By Voice |
EARLIER this month, I visited Welcome House, a place of refuge for people who are new to B.C.
Welcome House provides housing, child care, a medical clinic, free English classes, and support for people who have experienced trauma, all under one roof.
Many of the families who use the services at Welcome House have never known a home that is welcoming. Many were born in refugee camps, their families forced to flee because of persecution or violent conflict. Because of this, many refugees arrive without personal belongings or a plan for settlement.
Through Welcome House, Immigrant Settlement Services BC and its partners provide wrap-around services to help families start a new life and make B.C. their permanent home.
When I arrived at Welcome House, I was greeted by a family that had recently arrived in B.C. from Iran. They had fled Iran because of the religious persecution they experienced and spent 5 years in a refugee camp before coming to Canada. I was moved when one of the sons handed me a bouquet of flowers. He thanked me, and all British Columbians, for welcoming him and his family to the province. I told him that after all he had been through in his young life, I was proud to welcome him to his new home where he and his family can start a new life.
We are facing the largest displacement crisis in history. More than 68 million people around the world are refugees. More than half are under the age of 18. Many have experienced loss and trauma.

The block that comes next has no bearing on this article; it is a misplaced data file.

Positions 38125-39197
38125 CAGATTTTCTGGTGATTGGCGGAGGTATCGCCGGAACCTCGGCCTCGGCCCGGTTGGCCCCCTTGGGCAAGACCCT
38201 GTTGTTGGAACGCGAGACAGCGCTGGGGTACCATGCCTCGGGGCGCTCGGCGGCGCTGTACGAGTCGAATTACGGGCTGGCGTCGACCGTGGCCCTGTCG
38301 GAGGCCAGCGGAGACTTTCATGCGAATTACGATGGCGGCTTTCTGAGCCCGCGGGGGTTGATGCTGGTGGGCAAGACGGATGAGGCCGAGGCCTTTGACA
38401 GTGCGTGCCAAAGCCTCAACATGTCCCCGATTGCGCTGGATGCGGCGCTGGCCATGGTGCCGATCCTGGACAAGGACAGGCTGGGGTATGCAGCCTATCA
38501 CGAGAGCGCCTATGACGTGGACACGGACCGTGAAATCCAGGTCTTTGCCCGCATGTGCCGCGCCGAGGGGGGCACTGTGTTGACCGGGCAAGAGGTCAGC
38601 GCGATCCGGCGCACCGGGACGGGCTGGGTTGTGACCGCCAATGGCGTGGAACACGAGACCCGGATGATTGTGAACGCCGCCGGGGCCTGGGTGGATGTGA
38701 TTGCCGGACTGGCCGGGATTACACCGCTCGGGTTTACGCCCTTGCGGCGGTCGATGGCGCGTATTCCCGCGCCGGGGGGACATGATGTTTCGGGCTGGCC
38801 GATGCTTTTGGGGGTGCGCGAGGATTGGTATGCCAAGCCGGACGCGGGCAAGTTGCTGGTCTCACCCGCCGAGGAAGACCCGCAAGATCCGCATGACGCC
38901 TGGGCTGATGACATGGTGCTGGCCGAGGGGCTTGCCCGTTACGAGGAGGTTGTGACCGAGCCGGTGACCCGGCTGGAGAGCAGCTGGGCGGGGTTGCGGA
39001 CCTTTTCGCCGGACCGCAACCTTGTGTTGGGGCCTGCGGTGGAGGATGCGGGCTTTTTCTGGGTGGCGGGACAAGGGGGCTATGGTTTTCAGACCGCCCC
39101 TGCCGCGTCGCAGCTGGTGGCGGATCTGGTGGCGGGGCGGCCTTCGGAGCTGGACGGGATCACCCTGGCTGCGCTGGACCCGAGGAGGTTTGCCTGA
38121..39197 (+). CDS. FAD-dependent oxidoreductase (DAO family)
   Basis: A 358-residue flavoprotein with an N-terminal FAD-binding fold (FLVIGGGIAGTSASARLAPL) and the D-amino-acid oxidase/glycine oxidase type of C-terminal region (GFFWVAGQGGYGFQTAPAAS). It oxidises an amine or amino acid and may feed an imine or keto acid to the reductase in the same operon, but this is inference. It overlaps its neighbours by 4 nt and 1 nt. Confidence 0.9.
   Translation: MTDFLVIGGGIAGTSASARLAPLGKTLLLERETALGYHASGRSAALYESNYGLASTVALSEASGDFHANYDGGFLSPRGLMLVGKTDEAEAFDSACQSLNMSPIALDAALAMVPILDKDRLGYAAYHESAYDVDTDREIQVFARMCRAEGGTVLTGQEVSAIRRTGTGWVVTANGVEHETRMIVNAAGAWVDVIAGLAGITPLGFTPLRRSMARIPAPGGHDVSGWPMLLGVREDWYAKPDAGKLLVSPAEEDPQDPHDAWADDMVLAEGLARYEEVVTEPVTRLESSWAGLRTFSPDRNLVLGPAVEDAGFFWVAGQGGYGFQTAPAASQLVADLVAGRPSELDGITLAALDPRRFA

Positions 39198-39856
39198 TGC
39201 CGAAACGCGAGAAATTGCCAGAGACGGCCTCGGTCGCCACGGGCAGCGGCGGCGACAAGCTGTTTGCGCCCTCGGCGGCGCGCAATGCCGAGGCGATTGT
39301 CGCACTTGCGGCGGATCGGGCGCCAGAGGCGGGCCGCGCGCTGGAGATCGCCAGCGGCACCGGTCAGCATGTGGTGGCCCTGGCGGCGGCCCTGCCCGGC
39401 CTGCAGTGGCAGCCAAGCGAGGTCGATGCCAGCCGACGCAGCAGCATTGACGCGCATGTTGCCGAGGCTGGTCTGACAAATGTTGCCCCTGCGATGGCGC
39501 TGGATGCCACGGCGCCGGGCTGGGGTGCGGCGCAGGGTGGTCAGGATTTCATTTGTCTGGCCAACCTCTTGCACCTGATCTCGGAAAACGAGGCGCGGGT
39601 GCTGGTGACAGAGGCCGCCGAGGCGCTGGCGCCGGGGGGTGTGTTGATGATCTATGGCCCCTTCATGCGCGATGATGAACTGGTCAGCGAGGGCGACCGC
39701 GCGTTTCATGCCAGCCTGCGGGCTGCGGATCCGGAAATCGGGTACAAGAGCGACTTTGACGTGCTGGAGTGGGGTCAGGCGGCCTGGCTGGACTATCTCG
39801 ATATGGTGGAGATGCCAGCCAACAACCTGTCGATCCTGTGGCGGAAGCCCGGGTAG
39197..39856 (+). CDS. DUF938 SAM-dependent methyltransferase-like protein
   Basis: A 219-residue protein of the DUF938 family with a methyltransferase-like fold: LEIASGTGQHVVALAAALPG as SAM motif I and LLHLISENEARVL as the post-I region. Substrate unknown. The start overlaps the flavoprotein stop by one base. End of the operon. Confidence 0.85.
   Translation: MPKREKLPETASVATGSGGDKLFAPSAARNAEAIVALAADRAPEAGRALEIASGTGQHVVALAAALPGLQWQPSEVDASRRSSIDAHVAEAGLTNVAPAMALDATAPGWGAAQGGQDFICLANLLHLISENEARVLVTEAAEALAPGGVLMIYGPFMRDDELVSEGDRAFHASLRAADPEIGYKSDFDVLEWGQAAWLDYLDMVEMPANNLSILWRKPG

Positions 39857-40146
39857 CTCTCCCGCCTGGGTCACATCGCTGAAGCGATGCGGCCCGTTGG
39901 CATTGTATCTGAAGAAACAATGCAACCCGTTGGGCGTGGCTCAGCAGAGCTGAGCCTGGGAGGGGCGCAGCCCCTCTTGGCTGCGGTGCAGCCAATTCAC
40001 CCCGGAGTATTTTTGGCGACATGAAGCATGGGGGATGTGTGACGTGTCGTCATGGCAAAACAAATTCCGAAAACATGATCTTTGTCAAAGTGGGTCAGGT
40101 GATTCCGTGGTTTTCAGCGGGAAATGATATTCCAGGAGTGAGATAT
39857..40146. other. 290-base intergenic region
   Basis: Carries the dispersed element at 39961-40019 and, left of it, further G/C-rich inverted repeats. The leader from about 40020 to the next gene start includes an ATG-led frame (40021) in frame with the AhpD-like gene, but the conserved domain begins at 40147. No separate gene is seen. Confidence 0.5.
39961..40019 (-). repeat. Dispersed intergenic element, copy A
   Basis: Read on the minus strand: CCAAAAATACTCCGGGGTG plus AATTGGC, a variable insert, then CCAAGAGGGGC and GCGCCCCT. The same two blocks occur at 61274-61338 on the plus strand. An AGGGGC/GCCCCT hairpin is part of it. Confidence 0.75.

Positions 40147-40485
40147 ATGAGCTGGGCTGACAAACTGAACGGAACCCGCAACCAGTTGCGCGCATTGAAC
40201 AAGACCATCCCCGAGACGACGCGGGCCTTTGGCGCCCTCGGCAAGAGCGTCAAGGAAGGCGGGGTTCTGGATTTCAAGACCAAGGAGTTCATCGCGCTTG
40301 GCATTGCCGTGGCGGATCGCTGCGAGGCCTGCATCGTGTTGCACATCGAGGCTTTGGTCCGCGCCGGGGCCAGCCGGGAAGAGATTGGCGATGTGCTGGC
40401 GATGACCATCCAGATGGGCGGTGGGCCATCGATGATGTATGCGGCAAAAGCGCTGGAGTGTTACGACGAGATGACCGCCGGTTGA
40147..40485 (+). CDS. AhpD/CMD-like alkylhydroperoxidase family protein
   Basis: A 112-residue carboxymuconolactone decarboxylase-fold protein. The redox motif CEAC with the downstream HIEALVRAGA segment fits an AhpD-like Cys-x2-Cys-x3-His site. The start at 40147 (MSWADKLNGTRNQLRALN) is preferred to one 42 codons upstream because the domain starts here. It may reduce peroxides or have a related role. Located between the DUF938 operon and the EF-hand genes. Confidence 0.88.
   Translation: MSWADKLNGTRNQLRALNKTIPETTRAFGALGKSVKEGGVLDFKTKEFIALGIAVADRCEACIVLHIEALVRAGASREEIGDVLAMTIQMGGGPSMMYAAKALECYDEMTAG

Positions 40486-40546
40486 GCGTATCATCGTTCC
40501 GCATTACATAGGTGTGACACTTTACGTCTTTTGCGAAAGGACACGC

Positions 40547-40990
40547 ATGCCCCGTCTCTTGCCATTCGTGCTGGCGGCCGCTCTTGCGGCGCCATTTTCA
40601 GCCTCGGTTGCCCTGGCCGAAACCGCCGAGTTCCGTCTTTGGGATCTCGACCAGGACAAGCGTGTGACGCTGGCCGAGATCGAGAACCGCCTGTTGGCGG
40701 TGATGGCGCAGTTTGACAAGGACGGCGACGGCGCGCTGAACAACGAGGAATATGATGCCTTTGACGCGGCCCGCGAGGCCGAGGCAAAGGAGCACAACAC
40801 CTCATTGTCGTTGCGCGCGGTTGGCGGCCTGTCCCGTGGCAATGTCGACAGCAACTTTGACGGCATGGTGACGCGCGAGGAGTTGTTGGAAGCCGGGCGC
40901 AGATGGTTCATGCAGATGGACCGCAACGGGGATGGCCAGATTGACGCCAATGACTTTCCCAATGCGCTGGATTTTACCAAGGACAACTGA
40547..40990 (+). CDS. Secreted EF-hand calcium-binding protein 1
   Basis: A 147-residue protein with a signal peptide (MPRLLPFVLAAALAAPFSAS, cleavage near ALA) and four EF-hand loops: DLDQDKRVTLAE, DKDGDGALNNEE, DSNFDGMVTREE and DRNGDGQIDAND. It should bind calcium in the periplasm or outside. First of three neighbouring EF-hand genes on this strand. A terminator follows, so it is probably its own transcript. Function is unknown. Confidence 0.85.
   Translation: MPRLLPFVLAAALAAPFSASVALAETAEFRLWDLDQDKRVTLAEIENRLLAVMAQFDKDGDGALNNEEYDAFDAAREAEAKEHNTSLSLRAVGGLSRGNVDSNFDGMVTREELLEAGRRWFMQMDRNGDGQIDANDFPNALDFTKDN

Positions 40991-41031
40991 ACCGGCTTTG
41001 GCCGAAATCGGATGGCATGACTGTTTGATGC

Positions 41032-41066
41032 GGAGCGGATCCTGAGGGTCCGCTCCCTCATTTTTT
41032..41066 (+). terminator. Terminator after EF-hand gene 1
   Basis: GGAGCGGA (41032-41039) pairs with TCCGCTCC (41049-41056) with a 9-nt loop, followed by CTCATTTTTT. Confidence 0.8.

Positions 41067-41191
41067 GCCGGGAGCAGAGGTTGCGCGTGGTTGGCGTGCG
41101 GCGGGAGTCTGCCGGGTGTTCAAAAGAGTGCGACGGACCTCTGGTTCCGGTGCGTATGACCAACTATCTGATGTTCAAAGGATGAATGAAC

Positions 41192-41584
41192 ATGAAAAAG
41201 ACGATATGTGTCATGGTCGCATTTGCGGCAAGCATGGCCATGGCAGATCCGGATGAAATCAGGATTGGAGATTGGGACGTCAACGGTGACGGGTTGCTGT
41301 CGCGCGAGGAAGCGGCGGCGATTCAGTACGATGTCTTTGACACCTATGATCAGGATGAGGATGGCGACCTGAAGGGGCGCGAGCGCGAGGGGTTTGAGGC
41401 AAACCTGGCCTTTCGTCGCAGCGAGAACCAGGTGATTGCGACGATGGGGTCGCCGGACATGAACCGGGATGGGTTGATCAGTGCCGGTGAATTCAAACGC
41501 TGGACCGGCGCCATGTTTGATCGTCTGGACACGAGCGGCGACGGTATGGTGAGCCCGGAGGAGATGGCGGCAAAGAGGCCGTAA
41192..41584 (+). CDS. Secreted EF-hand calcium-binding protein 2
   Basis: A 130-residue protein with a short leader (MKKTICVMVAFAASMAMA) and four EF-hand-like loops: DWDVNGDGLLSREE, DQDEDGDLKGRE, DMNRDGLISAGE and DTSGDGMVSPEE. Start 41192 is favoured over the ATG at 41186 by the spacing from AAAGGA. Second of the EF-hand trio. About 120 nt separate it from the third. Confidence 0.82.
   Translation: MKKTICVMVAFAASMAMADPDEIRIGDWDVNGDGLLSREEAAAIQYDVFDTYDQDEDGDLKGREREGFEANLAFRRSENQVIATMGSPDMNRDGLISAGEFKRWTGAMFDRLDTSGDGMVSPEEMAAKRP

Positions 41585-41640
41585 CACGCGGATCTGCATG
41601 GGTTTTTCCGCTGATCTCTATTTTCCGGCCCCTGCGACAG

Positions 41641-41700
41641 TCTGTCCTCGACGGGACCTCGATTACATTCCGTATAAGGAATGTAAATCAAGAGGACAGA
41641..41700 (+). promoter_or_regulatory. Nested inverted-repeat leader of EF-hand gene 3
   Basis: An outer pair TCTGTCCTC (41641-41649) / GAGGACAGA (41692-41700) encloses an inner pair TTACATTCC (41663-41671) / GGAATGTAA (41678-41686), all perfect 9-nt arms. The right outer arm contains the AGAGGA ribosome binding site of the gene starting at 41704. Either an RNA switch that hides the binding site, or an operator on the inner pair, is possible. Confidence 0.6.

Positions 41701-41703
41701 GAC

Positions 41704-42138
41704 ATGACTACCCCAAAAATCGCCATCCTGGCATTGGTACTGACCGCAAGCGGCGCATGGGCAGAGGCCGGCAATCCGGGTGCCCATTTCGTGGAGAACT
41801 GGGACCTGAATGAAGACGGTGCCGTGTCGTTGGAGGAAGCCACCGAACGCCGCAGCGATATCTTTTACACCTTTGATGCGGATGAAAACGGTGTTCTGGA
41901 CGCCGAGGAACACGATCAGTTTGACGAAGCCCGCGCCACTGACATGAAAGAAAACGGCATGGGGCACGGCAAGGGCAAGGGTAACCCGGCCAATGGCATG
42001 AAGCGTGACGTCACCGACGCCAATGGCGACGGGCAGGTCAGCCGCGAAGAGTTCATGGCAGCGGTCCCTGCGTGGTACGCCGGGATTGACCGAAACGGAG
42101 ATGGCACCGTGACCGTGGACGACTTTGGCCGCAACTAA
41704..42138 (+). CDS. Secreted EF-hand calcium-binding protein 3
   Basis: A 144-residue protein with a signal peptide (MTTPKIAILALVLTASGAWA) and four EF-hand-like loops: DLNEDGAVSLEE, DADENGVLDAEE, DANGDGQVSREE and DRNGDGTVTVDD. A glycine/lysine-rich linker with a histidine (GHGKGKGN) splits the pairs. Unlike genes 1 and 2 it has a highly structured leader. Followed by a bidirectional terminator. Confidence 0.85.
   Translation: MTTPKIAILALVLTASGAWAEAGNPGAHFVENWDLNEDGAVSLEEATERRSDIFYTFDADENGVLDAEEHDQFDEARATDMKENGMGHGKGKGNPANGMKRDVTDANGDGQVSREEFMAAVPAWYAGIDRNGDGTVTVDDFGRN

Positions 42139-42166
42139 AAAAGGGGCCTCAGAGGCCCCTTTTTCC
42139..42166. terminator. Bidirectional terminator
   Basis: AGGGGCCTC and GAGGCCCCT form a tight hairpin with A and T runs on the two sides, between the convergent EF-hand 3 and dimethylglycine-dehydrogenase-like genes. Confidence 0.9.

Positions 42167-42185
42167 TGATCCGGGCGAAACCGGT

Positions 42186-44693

While others seek to build walls, our government is bringing down barriers. At a time when other jurisdictions are cutting back support for refugees and newcomers, our government is making different choices.
B.C. is investing up to $6 million per year, over the next three years, to improve settlement and employment supports for newcomers. This funding includes more support for refugees seeking asylum, which was increased from $500,000 to $1.5 million. With $6 million in funding support from the federal government, we are also working to identify sustainable solutions for asylum seekers in need of temporary housing.
Welcome House also provides services to new immigrants. Although each person’s pathway to arrival is different, immigrants generally leave their home country by choice.
Many immigrants arrive in B.C. with valuable education, skills and experience earned outside of Canada that is not always recognized. Our government recently expanded the Career Paths for Skilled Immigrants program, to help skilled newcomers find work that matches their professional experience. This includes helping people get their credentials assessed and providing services like language training.
To build a more inclusive and just society, and to make sure every person is treated with dignity and respect, our government re-established a human rights commission. The former commission was dismantled in 2002. The commissioner will address issues of discrimination and combat widespread patterns of inequality in society.
Refugees and immigrants enrich our province. They are community leaders, public servants, volunteers and entrepreneurs, making B.C.’s communities stronger, more diverse, compassionate and resilient.
Together, we can build a more inclusive province, where everyone has the opportunity to build a better future.